Sri Lanka. While its massive neighbor to the north India barely hopped off this list by decriminalizing sodomy just last September 2018, Sri Lanka, however, remains in the anti-gay trenches with the rest of the members of this list. 136-year-old anti-sodomy laws from British Colonial times remain on the books today, they do not recognize same-sex couples or marriages at all, and the Sri Lanka queer community remains mostly underground due to police harassment and discrimination. Randomly, however, they do recognize transgender people in some areas, even allowing for therapy and gender reassignment surgeries for some.

Lithuania. The only European Union country on this list, Lithuania is not known for its rainbow flag waving. While a European Union Court has forced it and all member nations to recognize same-sex marriages from other nations, less than 24% of Lithuanians are for gay marriage in their country. Widespread discrimination is common against LGBT people in more rural communities. An anti-LGBT propaganda campaign ran throughout the country for two years, and two-thirds of their government MPs supported it.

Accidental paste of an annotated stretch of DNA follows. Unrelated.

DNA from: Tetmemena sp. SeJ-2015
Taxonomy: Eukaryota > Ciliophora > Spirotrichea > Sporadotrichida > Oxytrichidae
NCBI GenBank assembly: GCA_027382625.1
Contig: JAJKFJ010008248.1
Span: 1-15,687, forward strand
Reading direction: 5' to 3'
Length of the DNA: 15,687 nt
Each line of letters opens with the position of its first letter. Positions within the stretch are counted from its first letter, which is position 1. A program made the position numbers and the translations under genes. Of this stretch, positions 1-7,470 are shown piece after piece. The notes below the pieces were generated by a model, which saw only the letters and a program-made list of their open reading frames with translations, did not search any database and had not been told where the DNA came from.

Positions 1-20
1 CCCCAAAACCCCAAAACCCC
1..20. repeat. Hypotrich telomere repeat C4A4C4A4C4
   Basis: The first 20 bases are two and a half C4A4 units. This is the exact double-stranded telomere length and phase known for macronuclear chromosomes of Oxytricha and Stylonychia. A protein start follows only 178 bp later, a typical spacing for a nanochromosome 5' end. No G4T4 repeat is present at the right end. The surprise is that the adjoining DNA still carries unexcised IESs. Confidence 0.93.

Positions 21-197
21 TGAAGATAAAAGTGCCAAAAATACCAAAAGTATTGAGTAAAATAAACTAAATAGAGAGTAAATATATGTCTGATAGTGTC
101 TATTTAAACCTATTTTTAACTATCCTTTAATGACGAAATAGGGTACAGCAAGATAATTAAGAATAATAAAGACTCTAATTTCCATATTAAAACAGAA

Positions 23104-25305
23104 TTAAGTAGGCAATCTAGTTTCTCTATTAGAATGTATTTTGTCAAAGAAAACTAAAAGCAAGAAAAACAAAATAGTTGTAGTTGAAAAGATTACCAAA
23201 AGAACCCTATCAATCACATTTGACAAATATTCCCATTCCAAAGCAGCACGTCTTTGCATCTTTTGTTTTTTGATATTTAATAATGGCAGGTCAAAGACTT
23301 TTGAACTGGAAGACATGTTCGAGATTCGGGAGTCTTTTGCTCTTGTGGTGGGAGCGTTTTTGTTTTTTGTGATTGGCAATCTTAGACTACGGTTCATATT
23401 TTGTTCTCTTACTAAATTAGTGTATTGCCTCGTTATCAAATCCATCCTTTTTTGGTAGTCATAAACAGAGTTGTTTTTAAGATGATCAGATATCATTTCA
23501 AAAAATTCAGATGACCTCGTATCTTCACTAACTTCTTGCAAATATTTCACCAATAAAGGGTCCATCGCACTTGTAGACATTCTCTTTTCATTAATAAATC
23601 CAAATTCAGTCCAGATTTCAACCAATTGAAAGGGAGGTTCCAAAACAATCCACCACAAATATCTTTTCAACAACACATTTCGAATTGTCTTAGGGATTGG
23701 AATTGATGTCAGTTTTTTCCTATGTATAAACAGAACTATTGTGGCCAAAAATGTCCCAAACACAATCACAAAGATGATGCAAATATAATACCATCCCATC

Guyana. No longer just known for Jonestown, Guyana has the special honor of being the only country in South America with anti-sodomy laws still a part of their constitution. Two different regional courts that Guyana and neighboring nations belong to have struck down several anti-gay laws, including a ban on cross dressing, that was just overturned in November 2018. As it stands, homosexual acts in Guyana can be punishable by up to a lifetime in prison.

Jordan. Just a hop, skip, and a jump from gay-friendly Israel, Jordan is often seen as one of the more liberal of the Arabic nations in the middle east. While Petra and those temples carved into the side of cliffs are on most traveler’s wish list, “homosexual propaganda” is technically illegal here, so you won’t be finding many queer establishments in Jordan. Discrimination is common and while homosexual acts are legal there, public displays of affection by LGBT people can be prosecuted.

New Guinea. Girl, they were still legally head hunting (like…decapitation, not the other kind SMDH) and practicing cannibalism in New Guinea as late as the 1990s and early 2000s. Why the F%^&* would you wanna go where homosexuality remains illegal? Being gay is illegal and punishable by up to 14 years in prison, so most queer people are forced to remain closeted. New Guinea went as far as telling the United Nations in 2011 that they would not decriminalize homosexuality.

Dishonorable mention: 

Egypt. Homosexual acts remain legal, randomly, in the land of the pharaohs and Nile river. But the government in place since the 2011 revolution has cracked down on any and all “debaucherous” acts, and anyone can be punished for actions deemed immoral or against the public’s best interests. In the last few years, the government has arrested more than 100 people suspected of being homosexual. In a nation where homosexuality has been documented there for thousands of years, 95% of the citizens of Egypt surveyed in 2013 think homosexuality has no place in society. 

Countries gay people should avoid